My Onsen Experience

I could never forget the very first time I bathed in an onsen.  It was one Sunday morning of 2007 when I was invited by a Japanese to go to a gym and exercise.  Since I have nothing to do on that day, I went.  We were lifting weights, running on the treadmill and do stuffs people usually do on the gym.  After the gym, I was so tired that my muscles were aching.  The person who invited me noticed, and so he told me to try onsen.  Having no idea what an onsen is, I asked him what it is and what are we gonna do.  He told me that basically it is just like bathing in a hot water to relax and ease my muscle pains.  Thinking that we would only be bathing in hot water, I gave it a try.

Then, Let’s Get Naked Then

In the dressing room, I was so shocked to see him casually undress like there was no one else in the room.  Everything.  Even underwear.  And not only him, even other guests did the same.  I was so embarrassed because this would be the first time that I would be undressing with some other people around. Let alone strangers, of the same gender.  Never in my wildest imagination did I ever thought of being in a room full of naked strangers,  going around like they were the only people in the room.  So as not to show my embarrassment, I followed what he did.  Calmly.  Slowly.  Luckily, there was this little towel which they use to cover those dangling thingy for modesty.  After getting undressed (physically and emotionally), we went to the shower area to wash away dirt.  In the shower area, we were sitting side by side as we go along with our business of cleaning ourselves.  No room, no divider.  After washing ourselves, we were ready to soak in the onsen.  I thought the shameful part was over.  I was wrong.  While we’re on the  way to soak in the onsen, there were already people in the onsen.  They were so quiet and staring blankly unto something.  At first I thought it was me that they were staring at.  But as I was getting close to the onsen, I noticed that they were not looking at me.  Fearing that the little towel I used to cover my dignity would fall, I hold on to it tightly and I slowly walked down the stairs into the hot water.  As the hot water level reaches my hips, I removed the little towel,placed it on top of my head and swiftly lower my body.  The hot water was so relaxing.  After a few minutes soaked in the hot water, I felt an easing sensation on my muscle pains.  And so we get out of the onsen, dried ourselves and put on our clothes.  We were offered tea to re-hydrate ourselves and we went home.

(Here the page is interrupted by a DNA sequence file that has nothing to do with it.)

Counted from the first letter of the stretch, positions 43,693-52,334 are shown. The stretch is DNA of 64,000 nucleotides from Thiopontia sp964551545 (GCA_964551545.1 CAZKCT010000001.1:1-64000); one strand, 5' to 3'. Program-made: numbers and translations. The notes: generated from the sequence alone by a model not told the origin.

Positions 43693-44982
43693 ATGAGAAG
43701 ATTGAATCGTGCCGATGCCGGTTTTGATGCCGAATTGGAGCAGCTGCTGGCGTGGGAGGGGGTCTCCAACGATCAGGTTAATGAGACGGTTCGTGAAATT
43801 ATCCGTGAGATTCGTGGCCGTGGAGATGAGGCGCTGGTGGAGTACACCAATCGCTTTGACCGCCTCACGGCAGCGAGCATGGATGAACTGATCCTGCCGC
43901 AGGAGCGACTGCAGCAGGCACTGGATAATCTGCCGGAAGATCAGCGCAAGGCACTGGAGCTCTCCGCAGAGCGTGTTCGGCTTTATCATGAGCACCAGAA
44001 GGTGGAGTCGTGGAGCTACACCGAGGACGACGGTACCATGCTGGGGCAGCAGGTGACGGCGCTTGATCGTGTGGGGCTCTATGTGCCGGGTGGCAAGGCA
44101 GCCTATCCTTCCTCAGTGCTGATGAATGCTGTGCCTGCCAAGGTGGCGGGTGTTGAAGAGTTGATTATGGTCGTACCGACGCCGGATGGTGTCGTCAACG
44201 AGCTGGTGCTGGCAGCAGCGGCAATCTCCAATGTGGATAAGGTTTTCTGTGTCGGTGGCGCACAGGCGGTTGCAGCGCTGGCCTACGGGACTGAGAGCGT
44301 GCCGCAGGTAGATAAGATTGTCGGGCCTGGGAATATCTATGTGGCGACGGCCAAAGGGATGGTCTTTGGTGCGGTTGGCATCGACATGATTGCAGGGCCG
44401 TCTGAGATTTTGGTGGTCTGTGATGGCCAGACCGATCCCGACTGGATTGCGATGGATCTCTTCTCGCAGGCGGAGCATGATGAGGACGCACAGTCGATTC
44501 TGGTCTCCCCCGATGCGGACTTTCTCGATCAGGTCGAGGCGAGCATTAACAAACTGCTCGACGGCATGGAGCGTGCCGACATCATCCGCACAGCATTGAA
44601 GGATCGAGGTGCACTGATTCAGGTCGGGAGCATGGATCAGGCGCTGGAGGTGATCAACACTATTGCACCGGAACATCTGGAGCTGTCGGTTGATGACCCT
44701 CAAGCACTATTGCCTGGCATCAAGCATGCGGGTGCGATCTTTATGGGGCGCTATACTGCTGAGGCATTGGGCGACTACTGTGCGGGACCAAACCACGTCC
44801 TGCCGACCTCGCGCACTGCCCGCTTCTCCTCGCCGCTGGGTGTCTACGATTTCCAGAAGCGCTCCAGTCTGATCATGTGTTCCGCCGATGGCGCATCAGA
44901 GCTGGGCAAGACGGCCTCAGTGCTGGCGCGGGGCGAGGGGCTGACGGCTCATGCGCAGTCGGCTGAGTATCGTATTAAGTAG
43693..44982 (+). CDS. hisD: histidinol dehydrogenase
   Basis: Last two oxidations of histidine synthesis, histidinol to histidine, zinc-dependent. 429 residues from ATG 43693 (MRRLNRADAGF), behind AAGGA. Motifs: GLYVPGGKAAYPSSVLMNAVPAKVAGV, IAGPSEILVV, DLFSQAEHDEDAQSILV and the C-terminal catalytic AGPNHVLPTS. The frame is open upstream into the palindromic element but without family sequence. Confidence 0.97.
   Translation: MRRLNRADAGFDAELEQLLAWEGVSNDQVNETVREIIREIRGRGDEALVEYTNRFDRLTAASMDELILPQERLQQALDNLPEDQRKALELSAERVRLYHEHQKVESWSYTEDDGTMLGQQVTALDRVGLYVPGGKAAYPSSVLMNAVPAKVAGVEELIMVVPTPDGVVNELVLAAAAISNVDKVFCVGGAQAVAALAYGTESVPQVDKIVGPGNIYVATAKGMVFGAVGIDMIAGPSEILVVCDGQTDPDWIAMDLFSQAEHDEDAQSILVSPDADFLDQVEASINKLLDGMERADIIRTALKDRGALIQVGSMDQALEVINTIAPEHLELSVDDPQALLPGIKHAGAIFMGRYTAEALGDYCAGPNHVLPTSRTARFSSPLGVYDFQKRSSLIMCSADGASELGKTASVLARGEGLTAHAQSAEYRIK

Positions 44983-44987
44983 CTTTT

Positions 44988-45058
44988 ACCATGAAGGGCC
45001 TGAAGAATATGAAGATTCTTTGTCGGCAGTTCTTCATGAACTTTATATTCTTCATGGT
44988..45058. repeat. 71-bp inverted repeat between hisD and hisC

Undoubtedly a Memorable Experience

Having experienced onsen was one of the most unforgettable experience I have during my stay in Japan.  It may be embarrassing at first, but as you get used to it, the therapeutic benefits of it and the experience far outweighs the embarrassment.

By the way, the person who first invited me to try onsen was no less than the president of our company.  Can you imagine how embarrassing that was? =D